The science fiction and fantasy genres are a fun and creative place for creators. Strange looking races, unexplained magic, technologies and world-ending threats are their prerogative. And a quite popular one since all the Sci-Fi/Fantasy flavors are on the forefront of our media. Not just superhero films with world-ending threats; but also stories a little lighter on the fantasy elements like one of a young boy and girl who find their lives intertwined with the arrival of a comet.
Animation can facilitate all of the above in many different styles. Last month I talked about Trigun and how things just aren’t what they seem to be. Outlaw Star is pretty straighforward and definately takes itself less serious when compared to Trigun. The universe of Outlaw Star is a large and mysterious place, where a lot of fun is to be had with the many species and the Tao magic users. So why not spin these together in a high energy story about freedom, family and the power of following your dreams. So you better get ready!
The wacky world of the Outlaw Star
Humanity has moved to the stars. Along the way they encountered different species and created alliances and enemies. Eventually three human factions formed: The Outlaws, Space pirates and Space Forces.
On the planet Sentinel III we find Gene Starwind1, a roguish entrepreneur who accidentally becomes the owner of an experimental spaceship dubbed and its bio-android navigator. He sets out to find the great treasure that can be found with this ship to create fame and fortune for himself as an outlaw. He starts with just his friend and business partner Jim Hawking2. After Melfina they quickly pickup the assassin “Twilight” Suzuka and eventually the Ctarl-Ctarl Aisha Clan-Clan to join them on their journey across the stars.
A slow ride to freedom
The initial episodes start the series off really strong. There are a bunch of strange and cool characters, a fancy ship and Tao magic! So you strap yourself in, ready for a crazy ride. Only to have the pacing of the main plot drop like a brick after episode 4.
While I personally don’t really mind that the show shifts into an episodic format, this can be a big let down for a lot of people. Because most of the episodes explore different aspects of the characters in a rather mundane way, the show creates a discrepancy of expectations with the audience. While I think the episodes are fun to watch, if you were expecting a high paced race to the finish line prepare to be thoroughly disappointed.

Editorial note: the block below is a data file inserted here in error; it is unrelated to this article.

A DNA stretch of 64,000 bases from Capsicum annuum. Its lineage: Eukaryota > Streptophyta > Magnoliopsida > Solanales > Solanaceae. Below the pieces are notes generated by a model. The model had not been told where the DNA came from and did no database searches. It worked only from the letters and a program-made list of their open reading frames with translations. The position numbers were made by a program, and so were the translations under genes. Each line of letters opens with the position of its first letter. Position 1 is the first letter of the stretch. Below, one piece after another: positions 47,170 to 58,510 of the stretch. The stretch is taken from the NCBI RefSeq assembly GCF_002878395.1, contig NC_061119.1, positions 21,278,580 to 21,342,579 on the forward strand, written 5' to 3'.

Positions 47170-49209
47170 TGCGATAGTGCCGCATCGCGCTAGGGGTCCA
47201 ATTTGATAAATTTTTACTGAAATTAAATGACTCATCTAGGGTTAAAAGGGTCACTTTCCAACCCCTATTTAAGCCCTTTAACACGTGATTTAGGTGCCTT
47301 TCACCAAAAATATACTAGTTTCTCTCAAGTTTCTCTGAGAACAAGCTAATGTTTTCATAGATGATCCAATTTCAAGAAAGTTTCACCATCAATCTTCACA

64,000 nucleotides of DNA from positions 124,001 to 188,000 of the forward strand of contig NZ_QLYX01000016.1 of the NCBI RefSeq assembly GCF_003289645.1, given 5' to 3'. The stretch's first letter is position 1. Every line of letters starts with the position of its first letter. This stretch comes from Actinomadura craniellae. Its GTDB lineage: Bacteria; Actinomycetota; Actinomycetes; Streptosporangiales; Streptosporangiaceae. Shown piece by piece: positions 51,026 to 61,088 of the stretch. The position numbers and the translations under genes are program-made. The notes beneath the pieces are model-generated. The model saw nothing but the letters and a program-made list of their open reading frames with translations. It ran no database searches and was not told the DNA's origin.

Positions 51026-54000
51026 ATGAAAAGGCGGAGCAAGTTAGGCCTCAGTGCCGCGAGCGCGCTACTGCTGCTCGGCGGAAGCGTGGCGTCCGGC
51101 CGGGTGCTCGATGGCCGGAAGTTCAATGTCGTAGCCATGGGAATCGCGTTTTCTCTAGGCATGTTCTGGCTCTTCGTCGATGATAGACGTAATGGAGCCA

Especially since the plots of the episodes are never referred to again. How interesting would it be if Jim later found out that the young girl he befriended was actually the Kei Pirate assassin they killed. And when he learned the girl’s background he would go from resentment to sympathy. Alas, we can’t always get what we want.
What I do want to emphasize is the aspect of freedom that the show bolsters. When the Outlaw Star is grounded, Gene is lazy and in a worse state of mind than when they are on the move. Gene is a horny teen who only wants “the big score” while the others seem to do their part to keep them (financially) afloat. But when the Outlaw Star takes flight into the beautifully illuminated darkness of space there is a role reversal. This is the place where Gene is in his element, experiencing personal freedom and the power that comes with it. This dichotomy is really interesting and only became apparent to me after I let the show simmer in the back of my head for a few days.
I think most of us will recognise that there is much more to Outlaw Star than shown in the 26 episodes. I’m not sure how faithful the anime is to the manga, but if anything Outlaw Star makes me want to explore its story universe more. It’s the tip of the iceberg and I am left wondering how much I can find beneath the water. There are a lot of plot treads open that can be used to start another story. And because the themes of family, friendship and freedom are involved most writers interested in this particular universe can find a suitable hook to start. This also leads me to the conclusion that it is no surprise that elements of Outlaw Star made it into other shows like Firefly. Shelving the discussion of accidental or intentional copy, it shows that Outlaw Star’s creator Takehiko Itō had the correct elements in his mind when penning the manga.
Should you watch it?
Overall Outlaw Star is a fun show to watch. Unlike Trigun it never had me questioning whether to stop watching. The main reason for this is the fun worldbuilding.
The outlandish characters this universe can produce made me stick around to see what the next episode would bring, even if I knew that there was a chance they could quite miss the mark. For me the episode that stands out is the absolute bonkers comedic fan service that is “Hot Springs Planet Tenrei”. It’s so silly that it leaves no doubt in my mind that the creators were having fun placing the characters in all kinds of situations.
I watched the English dub on Youtube and it’s not bad3. Though the pacing of the main story is an issue, it’s not something that hindered my overall enjoyment of the show. The animation and backgrounds are beautiful and the soundtrack is pretty good as well4.
My biggest issue with the show is the commercial bumper. I can only describe it as over the top flashy in your face. If I had the power of remaking this show this would be the first thing to go.
In conclusion: If you like a show that blends its fantastical elements like the caster weapon with some harder Sci Fi elements (like ship navigation); and you’re not scared by the prospect of the pacing issues; Outlaw Star is for you. If you’re not sure I can only encourage you to watch the opening six episodes and decide for yourself. Because if the show hasn’t bought your attention by then, it probably won’t.
See you next month when I finally take a look at Cowboy Bebop